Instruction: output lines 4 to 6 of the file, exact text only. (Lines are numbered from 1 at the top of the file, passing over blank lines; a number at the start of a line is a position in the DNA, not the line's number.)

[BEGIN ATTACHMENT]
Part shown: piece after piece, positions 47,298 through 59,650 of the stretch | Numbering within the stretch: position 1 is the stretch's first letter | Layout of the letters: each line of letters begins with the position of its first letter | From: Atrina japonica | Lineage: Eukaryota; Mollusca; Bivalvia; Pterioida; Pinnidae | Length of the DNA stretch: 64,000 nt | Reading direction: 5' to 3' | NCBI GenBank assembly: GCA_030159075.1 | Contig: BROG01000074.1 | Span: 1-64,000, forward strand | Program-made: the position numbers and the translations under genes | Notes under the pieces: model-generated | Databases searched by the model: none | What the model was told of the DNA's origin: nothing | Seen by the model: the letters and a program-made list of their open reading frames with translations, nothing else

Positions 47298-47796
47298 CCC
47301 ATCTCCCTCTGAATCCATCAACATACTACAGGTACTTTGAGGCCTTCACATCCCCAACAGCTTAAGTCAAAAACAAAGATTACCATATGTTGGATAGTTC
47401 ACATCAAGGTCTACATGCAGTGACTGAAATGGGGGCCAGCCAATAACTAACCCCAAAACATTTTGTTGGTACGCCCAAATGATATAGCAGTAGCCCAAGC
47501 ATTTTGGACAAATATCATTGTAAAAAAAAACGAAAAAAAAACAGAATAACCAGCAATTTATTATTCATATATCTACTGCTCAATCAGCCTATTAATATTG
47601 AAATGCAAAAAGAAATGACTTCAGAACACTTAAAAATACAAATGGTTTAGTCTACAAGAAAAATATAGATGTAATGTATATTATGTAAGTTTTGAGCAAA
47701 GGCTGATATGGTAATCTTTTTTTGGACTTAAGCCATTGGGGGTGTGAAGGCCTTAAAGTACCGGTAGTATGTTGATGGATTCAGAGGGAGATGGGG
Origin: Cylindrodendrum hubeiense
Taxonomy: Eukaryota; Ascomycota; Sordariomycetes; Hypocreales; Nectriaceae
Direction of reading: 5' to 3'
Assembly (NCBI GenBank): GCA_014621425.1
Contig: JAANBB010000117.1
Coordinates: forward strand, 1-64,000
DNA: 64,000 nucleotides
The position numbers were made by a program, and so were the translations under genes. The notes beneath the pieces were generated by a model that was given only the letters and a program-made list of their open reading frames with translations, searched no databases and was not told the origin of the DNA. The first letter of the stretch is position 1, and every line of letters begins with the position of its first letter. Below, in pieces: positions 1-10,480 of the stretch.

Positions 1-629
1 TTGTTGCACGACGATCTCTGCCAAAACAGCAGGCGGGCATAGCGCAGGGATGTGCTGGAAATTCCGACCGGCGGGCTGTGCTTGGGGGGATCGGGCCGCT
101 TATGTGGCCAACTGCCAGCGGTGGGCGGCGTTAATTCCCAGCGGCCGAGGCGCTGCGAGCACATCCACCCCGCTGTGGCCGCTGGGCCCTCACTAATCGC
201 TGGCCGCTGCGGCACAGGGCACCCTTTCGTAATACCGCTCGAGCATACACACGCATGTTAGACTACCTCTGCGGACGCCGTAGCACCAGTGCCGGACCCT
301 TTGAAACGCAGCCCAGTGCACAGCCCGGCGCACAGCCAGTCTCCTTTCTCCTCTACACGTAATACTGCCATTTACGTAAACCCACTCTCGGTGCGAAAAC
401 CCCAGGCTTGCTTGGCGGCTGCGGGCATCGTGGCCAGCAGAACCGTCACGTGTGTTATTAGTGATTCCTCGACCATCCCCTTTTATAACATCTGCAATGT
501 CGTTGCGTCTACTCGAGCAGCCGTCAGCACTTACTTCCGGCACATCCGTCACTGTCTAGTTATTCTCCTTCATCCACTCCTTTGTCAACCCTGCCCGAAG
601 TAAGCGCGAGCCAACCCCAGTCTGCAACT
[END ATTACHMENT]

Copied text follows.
47301 ATCTCCCTCTGAATCCATCAACATACTACAGGTACTTTGAGGCCTTCACATCCCCAACAGCTTAAGTCAAAAACAAAGATTACCATATGTTGGATAGTTC
47401 ACATCAAGGTCTACATGCAGTGACTGAAATGGGGGCCAGCCAATAACTAACCCCAAAACATTTTGTTGGTACGCCCAAATGATATAGCAGTAGCCCAAGC
47501 ATTTTGGACAAATATCATTGTAAAAAAAAACGAAAAAAAAACAGAATAACCAGCAATTTATTATTCATATATCTACTGCTCAATCAGCCTATTAATATTG